a list compiled by Alex Kasman (College of Charleston)

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Necroscope (Series) (1992)
Brian Lumley
(click on names to see more mathematical fiction by the same author)

Harry Keogh is a "necroscope" who can communicate with the dead. So, when omens suggest that the Möbius strip and space-time are going to be relevant to his plans in the near future, he goes straight to the expert and starts a conversation with August Ferdinand Möbius himself. Möbius, it seems, has been occupying his time since dying by doing calculations and visiting distant astronomical locations, but was able to offer his assistance in defeating an evil Romanian vampire in this unusual horror tale that Shane Griffo was kind enough to point out to me.

In later novels in the series, Keogh continues to travel using a higher dimensional technique he learned from Möbius and math makes some more appearances. In Necroscope V, for example, he communicates with the spirit of Pythagoras. And, there is a little bit of math in the author's Vampire World series as well.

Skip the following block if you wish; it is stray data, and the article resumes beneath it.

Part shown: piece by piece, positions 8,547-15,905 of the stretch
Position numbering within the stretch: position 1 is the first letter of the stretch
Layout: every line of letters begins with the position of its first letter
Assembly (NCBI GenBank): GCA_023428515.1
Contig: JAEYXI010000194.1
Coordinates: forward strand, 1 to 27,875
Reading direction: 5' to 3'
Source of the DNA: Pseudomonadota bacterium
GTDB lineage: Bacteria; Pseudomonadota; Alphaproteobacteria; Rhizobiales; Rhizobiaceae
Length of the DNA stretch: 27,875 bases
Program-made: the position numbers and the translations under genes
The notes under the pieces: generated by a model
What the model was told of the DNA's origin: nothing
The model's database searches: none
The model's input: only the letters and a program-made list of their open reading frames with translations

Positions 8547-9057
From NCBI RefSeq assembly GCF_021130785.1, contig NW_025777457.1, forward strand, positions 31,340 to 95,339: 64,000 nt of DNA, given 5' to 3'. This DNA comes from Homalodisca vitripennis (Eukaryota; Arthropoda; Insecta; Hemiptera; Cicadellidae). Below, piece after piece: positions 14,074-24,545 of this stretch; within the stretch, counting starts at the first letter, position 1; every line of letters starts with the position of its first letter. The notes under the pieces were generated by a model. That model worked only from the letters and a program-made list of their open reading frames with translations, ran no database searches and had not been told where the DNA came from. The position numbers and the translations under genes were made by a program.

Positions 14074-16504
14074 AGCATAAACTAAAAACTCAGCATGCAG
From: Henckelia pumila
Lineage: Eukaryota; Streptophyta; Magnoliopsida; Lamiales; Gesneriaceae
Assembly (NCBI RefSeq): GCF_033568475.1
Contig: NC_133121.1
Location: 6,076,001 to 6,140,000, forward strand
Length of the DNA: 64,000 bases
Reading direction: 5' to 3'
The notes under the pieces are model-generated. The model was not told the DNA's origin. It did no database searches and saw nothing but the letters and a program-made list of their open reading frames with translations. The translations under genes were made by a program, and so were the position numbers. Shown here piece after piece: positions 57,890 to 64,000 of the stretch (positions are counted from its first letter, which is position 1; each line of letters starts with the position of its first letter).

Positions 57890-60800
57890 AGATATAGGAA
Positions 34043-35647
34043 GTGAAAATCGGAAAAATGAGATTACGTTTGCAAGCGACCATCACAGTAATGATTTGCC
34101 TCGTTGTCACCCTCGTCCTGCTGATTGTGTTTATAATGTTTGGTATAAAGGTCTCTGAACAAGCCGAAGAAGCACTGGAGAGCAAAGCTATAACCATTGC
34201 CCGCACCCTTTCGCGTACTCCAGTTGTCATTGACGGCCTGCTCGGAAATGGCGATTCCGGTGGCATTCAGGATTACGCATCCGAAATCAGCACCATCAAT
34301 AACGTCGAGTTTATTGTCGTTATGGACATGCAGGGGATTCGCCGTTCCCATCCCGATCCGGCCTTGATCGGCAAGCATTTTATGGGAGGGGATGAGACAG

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Works Similar to Necroscope (Series)
According to my `secret formula', the following works of mathematical fiction are similar to this one:
  1. Vampire World (Trilogy) by Brian Lumley
  2. Lost in the Math Museum by Colin Adams
  3. Through the Gates of the Silver Key by H.P. Lovecraft / E. Hoffmann Price
  4. The Dreams in the Witch-House by H.P. Lovecraft
  5. A Logical Magician by Robert Weinberg
  6. The Lions in the Desert by David Langford
  7. The Call of Cthulhu by H.P. Lovecraft
  8. Geometria by Guillermo del Toro (Writer and Director)
  9. The Ghosts by Lord Dunsany
  10. Grigori’s Solution by Isobelle Carmody
Ratings for Necroscope (Series):
RatingsHave you seen/read this work of mathematical fiction? Then click here to enter your own votes on its mathematical content and literary quality or send me comments to post on this Webpage.
Mathematical Content:
2/5 (1 votes)
Literary Quality:
2/5 (1 votes)

GenreFantasy, Horror,
MotifHigher/Lower Dimensions, Real Mathematicians, Mobius Strip/Nonorientability,

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Exciting News: The 1,600th entry was recently added to this database of mathematical fiction! Also, for those of you interested in non-fictional math books let me (shamelessly) plug the recent release of the second edition of my soliton theory textbook.

(Maintained by Alex Kasman, College of Charleston)